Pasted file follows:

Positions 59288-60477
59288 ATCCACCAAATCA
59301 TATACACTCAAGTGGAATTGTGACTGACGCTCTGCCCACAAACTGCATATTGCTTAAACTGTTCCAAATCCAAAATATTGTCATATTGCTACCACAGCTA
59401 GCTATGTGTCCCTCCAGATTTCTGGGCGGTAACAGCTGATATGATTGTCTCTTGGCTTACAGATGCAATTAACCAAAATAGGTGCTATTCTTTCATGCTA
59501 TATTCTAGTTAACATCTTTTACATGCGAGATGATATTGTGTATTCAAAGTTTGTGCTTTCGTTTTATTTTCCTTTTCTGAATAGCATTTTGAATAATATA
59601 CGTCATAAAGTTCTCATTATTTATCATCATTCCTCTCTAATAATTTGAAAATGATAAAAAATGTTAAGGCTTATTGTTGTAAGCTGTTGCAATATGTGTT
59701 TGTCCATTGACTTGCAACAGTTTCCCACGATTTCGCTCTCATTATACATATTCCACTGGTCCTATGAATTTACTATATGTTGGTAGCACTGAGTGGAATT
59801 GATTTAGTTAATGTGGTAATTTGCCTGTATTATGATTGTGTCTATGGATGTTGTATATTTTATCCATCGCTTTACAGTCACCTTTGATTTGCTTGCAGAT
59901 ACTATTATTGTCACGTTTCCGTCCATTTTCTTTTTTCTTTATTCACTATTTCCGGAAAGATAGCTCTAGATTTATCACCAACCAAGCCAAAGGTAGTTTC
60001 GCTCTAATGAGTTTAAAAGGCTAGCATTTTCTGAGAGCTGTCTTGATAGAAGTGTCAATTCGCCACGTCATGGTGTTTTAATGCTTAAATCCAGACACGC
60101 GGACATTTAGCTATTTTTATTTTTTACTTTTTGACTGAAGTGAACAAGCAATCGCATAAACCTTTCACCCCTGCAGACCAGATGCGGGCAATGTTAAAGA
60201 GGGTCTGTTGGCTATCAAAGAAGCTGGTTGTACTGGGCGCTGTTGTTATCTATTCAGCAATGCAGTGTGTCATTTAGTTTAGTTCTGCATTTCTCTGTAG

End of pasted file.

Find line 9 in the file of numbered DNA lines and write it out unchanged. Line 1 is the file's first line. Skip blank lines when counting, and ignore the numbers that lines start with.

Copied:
59901 ACTATTATTGTCACGTTTCCGTCCATTTTCTTTTTTCTTTATTCACTATTTCCGGAAAGATAGCTCTAGATTTATCACCAACCAAGCCAAAGGTAGTTTC